Part of ceiling collapses in Eaton Hall classroom

Eaton Hall is pictured on April 20, 2018. Rachel Hartman / The Tufts Daily Archives

A portion of plaster in room 202 of Eaton Hall came loose and fell through the ceiling over the weekend of Jan. 25 to 26, according to Director of Building Operations in Medford Jeff McKay.

There were no injuries as a result of the plaster falling, as there was nobody in the room at the time, according to McKay. He added that this incident does not indicate a lack of structural integrity in the building.

“The plaster ceiling in this room and many other areas of the building is original to the building construction dating back to 1908,” McKay wrote in an email to the Daily. “This type of failure is common in buildings with this type of construction and the approach that Tufts has taken to remediate the issue is typical in the industry.”

Once the Facilities Services Department was informed of the damage, McKay said they assessed the ceiling in its entirety and decided the best course of action was to remove all the existing plaster as an extra precaution.

“New sheetrock and new acoustical drop ceilings have been installed and the room is back in service,” McKay said. “In addition to this work, facilities crews are in the process of surveying the ceilings in the rest of the building.”

McKay explained that the damage was in the ceiling itself, unlike the decorative plaster damage that caused temporary closures in four rooms in Eaton in 2017.

John LiBassi, an administrator in the sociology department, said that he noticed the damage on the Monday morning after it occurred and immediately notified Associate Registrar Sarah Harvey.

“She had already received the information and was working to reschedule all the classes,” LiBassi said. “She was able to reassign the classrooms, and actually the room was ready to be opened up again the following Monday.”

LiBassi added that the Department of Sociology, which is housed in Eaton, has been consistently supported during issues like this.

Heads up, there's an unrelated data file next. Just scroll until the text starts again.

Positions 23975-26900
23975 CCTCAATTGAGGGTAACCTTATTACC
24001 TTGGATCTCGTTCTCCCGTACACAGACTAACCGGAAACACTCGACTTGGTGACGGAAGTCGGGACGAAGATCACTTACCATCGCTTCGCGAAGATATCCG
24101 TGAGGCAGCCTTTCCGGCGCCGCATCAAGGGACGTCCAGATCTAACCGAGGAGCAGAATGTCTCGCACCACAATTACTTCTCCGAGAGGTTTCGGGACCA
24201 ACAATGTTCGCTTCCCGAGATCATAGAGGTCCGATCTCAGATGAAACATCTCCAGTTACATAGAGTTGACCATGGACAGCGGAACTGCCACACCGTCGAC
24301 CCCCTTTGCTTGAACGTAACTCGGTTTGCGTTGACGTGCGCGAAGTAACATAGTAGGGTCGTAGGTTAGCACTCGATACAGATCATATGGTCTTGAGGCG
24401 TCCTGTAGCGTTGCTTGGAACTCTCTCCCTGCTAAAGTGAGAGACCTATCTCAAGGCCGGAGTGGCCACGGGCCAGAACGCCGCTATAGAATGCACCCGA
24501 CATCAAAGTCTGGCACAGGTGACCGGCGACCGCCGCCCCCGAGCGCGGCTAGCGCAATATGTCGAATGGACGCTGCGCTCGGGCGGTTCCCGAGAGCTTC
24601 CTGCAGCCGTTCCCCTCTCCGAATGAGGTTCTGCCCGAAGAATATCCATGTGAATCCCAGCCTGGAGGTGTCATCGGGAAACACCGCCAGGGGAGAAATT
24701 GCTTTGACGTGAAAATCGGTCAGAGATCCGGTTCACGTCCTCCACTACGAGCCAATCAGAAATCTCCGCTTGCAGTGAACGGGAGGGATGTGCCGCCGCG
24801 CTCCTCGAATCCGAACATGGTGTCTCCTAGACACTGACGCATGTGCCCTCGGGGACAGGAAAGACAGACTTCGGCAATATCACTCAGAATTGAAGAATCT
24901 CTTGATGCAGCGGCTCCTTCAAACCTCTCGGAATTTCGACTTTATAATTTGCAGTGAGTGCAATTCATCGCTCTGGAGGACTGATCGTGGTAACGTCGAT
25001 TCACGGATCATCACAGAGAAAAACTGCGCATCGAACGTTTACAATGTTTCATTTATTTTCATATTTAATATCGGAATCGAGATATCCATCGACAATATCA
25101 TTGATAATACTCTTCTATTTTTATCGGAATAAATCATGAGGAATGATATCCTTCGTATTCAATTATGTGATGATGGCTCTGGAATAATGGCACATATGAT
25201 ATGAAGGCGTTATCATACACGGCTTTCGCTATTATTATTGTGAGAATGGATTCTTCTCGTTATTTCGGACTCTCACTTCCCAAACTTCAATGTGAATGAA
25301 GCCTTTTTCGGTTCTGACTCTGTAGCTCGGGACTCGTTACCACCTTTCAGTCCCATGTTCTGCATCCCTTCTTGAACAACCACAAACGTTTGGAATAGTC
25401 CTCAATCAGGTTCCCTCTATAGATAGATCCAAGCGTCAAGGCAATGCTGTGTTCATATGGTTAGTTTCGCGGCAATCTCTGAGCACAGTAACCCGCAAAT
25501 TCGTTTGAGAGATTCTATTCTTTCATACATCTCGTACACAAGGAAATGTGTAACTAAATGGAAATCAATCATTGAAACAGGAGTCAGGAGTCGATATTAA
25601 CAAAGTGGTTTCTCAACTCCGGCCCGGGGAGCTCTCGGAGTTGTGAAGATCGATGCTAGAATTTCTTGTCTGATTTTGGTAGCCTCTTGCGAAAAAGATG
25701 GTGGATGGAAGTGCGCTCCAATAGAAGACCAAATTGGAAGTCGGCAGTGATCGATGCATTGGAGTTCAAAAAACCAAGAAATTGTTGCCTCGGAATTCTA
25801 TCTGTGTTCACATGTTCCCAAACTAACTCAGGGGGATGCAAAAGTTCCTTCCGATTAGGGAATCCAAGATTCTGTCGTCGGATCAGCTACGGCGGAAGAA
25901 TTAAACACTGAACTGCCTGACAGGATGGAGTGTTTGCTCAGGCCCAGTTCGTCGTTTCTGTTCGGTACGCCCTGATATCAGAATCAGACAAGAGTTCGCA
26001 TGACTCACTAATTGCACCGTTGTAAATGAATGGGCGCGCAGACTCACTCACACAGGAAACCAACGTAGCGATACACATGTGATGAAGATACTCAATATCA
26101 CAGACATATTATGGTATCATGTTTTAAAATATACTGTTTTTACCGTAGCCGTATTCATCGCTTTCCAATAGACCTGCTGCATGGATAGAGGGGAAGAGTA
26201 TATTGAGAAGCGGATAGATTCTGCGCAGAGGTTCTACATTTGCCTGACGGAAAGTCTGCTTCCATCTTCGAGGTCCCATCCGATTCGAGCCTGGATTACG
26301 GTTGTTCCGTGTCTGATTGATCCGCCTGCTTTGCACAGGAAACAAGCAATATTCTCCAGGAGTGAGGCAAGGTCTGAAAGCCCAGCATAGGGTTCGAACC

“We’ve had some issues with the building, but I have to say that Facilities and actually the administration has been very responsive, particularly with this last incident,” LiBassi said.

Chair of the Department of Classical Studies Bruce Hitchner, whose department is also housed in Eaton Hall, explained that difficult but important decisions are constantly being made about which maintenance projects to prioritize over others.

“Deferred Maintenance at Tufts and other universities is an important priority; it is one of the crucial components of the accreditation process which each university goes through every ten years,” Hitchner wrote in an email to the Daily.

Referencing his own background in archaeology, Hitchner considered how Eaton could best be restored, rather than repaired or reconstructed.

“Prior to the additions that were made to it years ago, it was a more attractive building architecturally than it is today,” Hitchner said. “It would be useful to have some further discussion about the future of Eaton Hall particularly in view of the completion of the new [Joyce Cummings Center] in the near future.”

McKay added that Tufts actively works to maintain its historic buildings and structures.

“The safety and wellness of our students, faculty and staff are our top priorities, which is why proactive preventative maintenance is a chief concern for us. Every effort is made to identify and correct these types of failures before an event takes place,” McKay said.

Eaton Hall, formerly known as Eaton Memorial Library, used to be the primary library for the university. Its construction was funded by a $100,000 donation from Andrew Carnegie in 1904, according to a 2013 Daily article. His wife, Louise Whitfield Carnegie, decided that the building should be named after Revered Charles Henry Eaton, who had married them.

Over the years, the university’s collection grew, and by 1965, Eaton could no longer adequately serve as the only library on campus. Accordingly, construction started on a new library which opened in 1965 as Wessell Library, named after the University’s eighth president. It was later renamed Tisch Library. 

Eaton now houses the Eaton Computer Lab, several classrooms and departmental offices for the Departments of Anthropology, Classical Studies, Religion, Sociology and Studies in Race, Colonialism, and Diaspora.


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